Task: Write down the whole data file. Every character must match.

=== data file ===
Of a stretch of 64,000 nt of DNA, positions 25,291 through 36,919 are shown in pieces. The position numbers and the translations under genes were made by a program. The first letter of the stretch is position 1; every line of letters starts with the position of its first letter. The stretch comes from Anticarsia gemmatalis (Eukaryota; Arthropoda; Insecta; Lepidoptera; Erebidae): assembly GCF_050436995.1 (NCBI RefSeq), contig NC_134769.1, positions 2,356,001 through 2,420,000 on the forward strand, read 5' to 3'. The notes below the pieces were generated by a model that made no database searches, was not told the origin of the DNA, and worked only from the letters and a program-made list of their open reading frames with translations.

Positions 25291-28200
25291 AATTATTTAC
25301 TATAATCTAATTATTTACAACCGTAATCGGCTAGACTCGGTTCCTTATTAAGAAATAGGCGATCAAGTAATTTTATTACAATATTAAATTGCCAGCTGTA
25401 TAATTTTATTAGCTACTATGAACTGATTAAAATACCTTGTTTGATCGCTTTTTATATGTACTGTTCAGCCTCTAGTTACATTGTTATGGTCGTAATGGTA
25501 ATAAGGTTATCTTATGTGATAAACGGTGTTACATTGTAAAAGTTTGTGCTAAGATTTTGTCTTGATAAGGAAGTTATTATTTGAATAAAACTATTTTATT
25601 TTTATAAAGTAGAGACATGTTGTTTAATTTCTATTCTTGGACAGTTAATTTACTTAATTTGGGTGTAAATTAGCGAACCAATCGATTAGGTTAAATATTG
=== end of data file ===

Of a stretch of 64,000 nt of DNA, positions 25,291 through 36,919 are shown in pieces. The position numbers and the translations under genes were made by a program. The first letter of the stretch is position 1; every line of letters starts with the position of its first letter. The stretch comes from Anticarsia gemmatalis (Eukaryota; Arthropoda; Insecta; Lepidoptera; Erebidae): assembly GCF_050436995.1 (NCBI RefSeq), contig NC_134769.1, positions 2,356,001 through 2,420,000 on the forward strand, read 5' to 3'. The notes below the pieces were generated by a model that made no database searches, was not told the origin of the DNA, and worked only from the letters and a program-made list of their open reading frames with translations.

Positions 25291-28200
25291 AATTATTTAC
25301 TATAATCTAATTATTTACAACCGTAATCGGCTAGACTCGGTTCCTTATTAAGAAATAGGCGATCAAGTAATTTTATTACAATATTAAATTGCCAGCTGTA
25401 TAATTTTATTAGCTACTATGAACTGATTAAAATACCTTGTTTGATCGCTTTTTATATGTACTGTTCAGCCTCTAGTTACATTGTTATGGTCGTAATGGTA
25501 ATAAGGTTATCTTATGTGATAAACGGTGTTACATTGTAAAAGTTTGTGCTAAGATTTTGTCTTGATAAGGAAGTTATTATTTGAATAAAACTATTTTATT
25601 TTTATAAAGTAGAGACATGTTGTTTAATTTCTATTCTTGGACAGTTAATTTACTTAATTTGGGTGTAAATTAGCGAACCAATCGATTAGGTTAAATATTG